Full disclosure: this blog post is being brought to you by my Cable Company’s very expensive and opaque cable package.
I had a To-Do list to take care of this morning. There were some bills to pay, but primarily, I wanted to see how much I could lower my monthly expenses.
I love the ease of ordering a book or magazine subscription from Kindle but there is the potential problem of Subscription Creep. You know how it is: you see a magazine that looks interesting, so you subscribe. It’s easy: just one click.
Then you realize that you no longer read that magazine — or the 6 others you’ve subscribed to–so it’s time to trim the monthly outlay. I trimmed those down in quick order.
The next item on my list was to get my cable bill down, naive fool that I am.
When I moved a few years ago, I called to have the service moved and said I wanted to pare things down. The lovely woman at customer service offered me the same package, PLUS the premium movie channels and half the rate I was currently paying, so I said, “Sure!”
Trouble is, over time, that low rate creeps up to surpass what you were paying a few years ago, so this morning I set out to cut that rate down.
First, I wanted to cancel the premium movie channels because (1) I don’t watch them anymore and (2) if I do want to watch HBO, I can now get it on Netflix.
So I ask to cancel the premium channels and all heck breaks loose. Apparently, there are penalties for such rogue behavior.
Sure, they can cancel the movie channels, but my Internet speeds will be reduced.
What if I cancel the telephone, which is only used by telemarketers and, hence, never used by me.
No phone? Well, then I can’t take advantage of the special pricing for bundling my services. In short: it will cost me more.
We play this pas de deux for a few minutes. He offers me my same service for a $32 dollar month discount. (Big whoop–I’m currently paying over $200 dollars/month for channels that I never watch.)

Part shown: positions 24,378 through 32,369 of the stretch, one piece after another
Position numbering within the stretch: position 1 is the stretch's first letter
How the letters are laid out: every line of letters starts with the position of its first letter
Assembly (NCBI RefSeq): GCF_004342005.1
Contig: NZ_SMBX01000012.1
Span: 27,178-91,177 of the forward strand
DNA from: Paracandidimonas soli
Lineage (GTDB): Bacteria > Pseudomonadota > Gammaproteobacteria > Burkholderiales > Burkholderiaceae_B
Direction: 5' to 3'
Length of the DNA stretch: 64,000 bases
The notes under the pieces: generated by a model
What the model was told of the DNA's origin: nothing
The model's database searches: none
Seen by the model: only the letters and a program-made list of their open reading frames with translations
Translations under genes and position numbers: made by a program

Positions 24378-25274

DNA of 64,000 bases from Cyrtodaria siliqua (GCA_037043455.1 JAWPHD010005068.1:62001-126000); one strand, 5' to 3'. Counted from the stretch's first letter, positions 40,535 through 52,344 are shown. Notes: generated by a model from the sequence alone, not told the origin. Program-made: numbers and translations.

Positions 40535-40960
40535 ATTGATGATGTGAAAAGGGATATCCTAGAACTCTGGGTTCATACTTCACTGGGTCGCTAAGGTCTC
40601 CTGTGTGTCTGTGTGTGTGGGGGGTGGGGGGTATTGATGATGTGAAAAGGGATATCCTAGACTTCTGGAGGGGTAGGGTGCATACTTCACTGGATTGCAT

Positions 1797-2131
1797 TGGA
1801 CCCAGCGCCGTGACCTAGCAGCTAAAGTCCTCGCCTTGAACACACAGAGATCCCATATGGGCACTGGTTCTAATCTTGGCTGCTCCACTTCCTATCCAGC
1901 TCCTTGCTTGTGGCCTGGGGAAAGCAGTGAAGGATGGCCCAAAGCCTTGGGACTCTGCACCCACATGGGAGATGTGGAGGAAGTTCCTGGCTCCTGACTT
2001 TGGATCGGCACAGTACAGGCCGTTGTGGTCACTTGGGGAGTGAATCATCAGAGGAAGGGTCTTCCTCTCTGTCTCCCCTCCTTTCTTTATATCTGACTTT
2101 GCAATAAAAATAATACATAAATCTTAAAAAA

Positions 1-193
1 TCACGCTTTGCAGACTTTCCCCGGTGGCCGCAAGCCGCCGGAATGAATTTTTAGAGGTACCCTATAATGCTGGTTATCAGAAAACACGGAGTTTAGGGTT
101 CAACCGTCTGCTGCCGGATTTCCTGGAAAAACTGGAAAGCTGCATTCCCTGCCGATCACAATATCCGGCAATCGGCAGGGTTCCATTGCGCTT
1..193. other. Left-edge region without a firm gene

Whatever I wanted to cut out resulted in some penalty–slower speeds or higher rates.
So then I ask the poison question: Can they please send me an itemized list of all their services so that I can see exactly what I am paying for?
And he says…
He says that they realize that an itemized list can be very confusing, which is why they offer the packages.
“Do you think I am so dim-witted that I cannot read your list and understand it?” I ask.
“Oh, no, Ma’am, not you.”
“Then please send it to me.”
I’m not sure what he said then. Was it that they understood which channels I watched or that if I gave one thing up, I would pay more for the things I kept? Or was it that he couldn’t send me the list?
I think it was the latter but I reminded him that he did have my e-mail address. Regardless, nothing was settled.
So I left it at this: give me your stupid $32 dollar discount to change absolutely nothing with the understanding that I would be checking out the other options and writing some letters to the Mayor, my Congressman, to whomever is best equipped to deal with this.
Do I jump from cable provider to satellite dish company to just an HDTV antenna? Who knows?
I aim to find out. Meanwhile, I’m still waiting for that itemized list from the cable provider.
Let’s not hold our collective breaths on this one.